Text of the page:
Make the retirement age 65. While I'm opposed to raising the age to receive Social Security from 65 to 70, I think it's perfectly reasonable to disallow people from collecting beginning at age 62 for straight retirement. There are people who cannot work due to disability at all ages, and the number of disabled people rises with age. If people cannot work due to disability, they can collect SSI/Disability until they turn 65.
Cut corporate welfare. Right now, the tax codes allows a company to be based in the United States, have plants/outlets here, but also produce goods or provide services overseas. They can shelter corporate income from US taxes by paying the other countries (at a lower rate) and then deducting the percentage value (not the dollar value) from their taxable income. The right is against changing the percentage charged for these companies because they say it would cause more off-shoring. So, change the structure. Set up the system so that corporations are taxes on 100% of income for goods and services sold in the US, but allow them credits for the amount spent on payroll in the US, and pay a penalty for monies spent on goods procured, and salaries paid, in other countries. For example, GM produces cars here and in South America, Canada and Asia. GM shelters the portion of income based on the cars manufactured elsewhere, but sold here. They would now pay taxes on the value of the income for the cars sold here, but would get a discount on the rate for the cars produced using American raw materials, parts, and assembled here, and would pay a penalty for every car that they import. Side effect: more cars produced here, more people employed, more people who can afford new cars. Go figure.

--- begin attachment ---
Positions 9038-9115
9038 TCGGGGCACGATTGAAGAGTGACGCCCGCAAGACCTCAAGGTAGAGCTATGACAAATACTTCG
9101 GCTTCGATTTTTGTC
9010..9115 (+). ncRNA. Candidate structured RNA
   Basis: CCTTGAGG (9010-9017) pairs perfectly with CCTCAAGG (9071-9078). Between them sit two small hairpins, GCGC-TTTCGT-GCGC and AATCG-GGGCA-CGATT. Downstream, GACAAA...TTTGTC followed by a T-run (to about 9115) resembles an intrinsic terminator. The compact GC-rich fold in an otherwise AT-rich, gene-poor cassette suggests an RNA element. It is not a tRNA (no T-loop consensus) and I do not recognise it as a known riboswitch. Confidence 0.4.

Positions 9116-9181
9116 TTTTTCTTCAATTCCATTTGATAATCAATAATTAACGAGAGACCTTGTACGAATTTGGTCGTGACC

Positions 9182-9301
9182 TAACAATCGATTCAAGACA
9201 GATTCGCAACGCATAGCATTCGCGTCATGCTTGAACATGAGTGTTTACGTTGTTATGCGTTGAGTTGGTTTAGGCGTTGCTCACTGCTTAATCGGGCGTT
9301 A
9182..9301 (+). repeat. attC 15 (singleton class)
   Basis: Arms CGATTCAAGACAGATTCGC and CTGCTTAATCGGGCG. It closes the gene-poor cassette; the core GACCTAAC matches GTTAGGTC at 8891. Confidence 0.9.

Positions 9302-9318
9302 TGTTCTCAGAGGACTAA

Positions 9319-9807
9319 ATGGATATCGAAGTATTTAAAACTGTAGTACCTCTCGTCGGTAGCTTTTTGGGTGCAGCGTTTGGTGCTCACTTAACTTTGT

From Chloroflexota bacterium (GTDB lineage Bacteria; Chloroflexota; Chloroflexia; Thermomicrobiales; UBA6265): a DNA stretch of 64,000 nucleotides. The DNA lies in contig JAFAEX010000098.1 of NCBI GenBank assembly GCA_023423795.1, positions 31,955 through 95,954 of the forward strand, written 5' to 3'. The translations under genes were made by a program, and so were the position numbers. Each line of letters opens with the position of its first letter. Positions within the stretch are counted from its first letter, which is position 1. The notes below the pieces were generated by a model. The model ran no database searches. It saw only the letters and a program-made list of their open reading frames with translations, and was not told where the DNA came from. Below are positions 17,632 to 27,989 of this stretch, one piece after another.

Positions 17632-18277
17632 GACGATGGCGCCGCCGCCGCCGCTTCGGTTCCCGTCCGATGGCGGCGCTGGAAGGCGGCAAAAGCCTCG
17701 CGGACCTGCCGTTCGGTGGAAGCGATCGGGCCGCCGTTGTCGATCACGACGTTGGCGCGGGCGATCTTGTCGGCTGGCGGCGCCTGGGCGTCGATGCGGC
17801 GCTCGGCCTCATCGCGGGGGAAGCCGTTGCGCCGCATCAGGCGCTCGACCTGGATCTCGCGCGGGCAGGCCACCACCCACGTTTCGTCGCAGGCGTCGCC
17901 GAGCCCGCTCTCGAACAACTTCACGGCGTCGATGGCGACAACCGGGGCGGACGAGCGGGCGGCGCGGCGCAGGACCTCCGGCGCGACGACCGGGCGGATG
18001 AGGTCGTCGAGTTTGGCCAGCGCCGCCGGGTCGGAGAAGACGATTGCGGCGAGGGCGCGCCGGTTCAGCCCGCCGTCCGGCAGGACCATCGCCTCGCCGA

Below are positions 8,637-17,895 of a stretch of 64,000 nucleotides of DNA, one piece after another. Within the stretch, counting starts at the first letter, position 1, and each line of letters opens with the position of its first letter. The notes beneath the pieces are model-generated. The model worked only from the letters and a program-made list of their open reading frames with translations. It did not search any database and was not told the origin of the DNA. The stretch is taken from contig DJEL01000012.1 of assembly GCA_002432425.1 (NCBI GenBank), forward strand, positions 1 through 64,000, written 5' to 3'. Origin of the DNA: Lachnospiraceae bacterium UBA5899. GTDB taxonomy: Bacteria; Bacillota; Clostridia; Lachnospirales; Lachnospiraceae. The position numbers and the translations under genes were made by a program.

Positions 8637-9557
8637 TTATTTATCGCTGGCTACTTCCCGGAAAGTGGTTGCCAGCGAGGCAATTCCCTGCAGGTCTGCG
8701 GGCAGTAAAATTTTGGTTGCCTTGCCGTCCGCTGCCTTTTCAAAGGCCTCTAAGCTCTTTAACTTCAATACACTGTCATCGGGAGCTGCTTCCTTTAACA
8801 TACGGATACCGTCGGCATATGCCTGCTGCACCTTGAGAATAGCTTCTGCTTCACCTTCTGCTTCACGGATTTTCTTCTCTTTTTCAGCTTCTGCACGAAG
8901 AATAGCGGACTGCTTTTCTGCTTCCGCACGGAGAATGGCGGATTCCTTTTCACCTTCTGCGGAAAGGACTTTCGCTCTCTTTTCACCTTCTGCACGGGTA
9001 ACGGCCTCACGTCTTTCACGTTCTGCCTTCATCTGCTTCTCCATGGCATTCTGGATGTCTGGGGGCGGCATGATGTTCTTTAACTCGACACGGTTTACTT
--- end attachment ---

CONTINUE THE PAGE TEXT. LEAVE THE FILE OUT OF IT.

Change housing policy. Right now, home owners get a tax benefit for the interest paid on mortgages. Renters get nothing. Home ownership is a value that the government has been supporting since the end of WW2. They have done this not only by underwriting the cost of mortgages via the tax code, but also by backing the mortgages via Fannie Mae and Freddie Mac, who now hold about 90% of all mortgages. This led to mortgages being resold as derivatives, and we all know how well that turned out. The thing is, a 30-year, fixed rate mortgage is a bad deal for a bank. If interest rates rise, they're paying more for deposit accounts, but receiving less (relatively) from their mortgages. If rates fall, people refinance. Therefore, the only way the banks would sell these mortgages was with government backing. Before WW2, most mortgages had a term of 5 – 6 years, and required 50% down.
The idea after WW2 was to build stable communities (think Levittown) and nuclear families. That worked well when people held the same job for 40 years and then retired with a corporate pension. But now, with people changing jobs every two years (up until the recession), people move more to go where the jobs are. It's easier to move when it means getting out of lease, as compared to selling a house. The house-selling problem only exacerbated in a down-spiral market.
Those are my ideas. Please use the comments to list your choices for ways to reduce the national debt, or to say why you think my ideas are wrong. Later today, I'll be posting my idea on what we should be spending money on.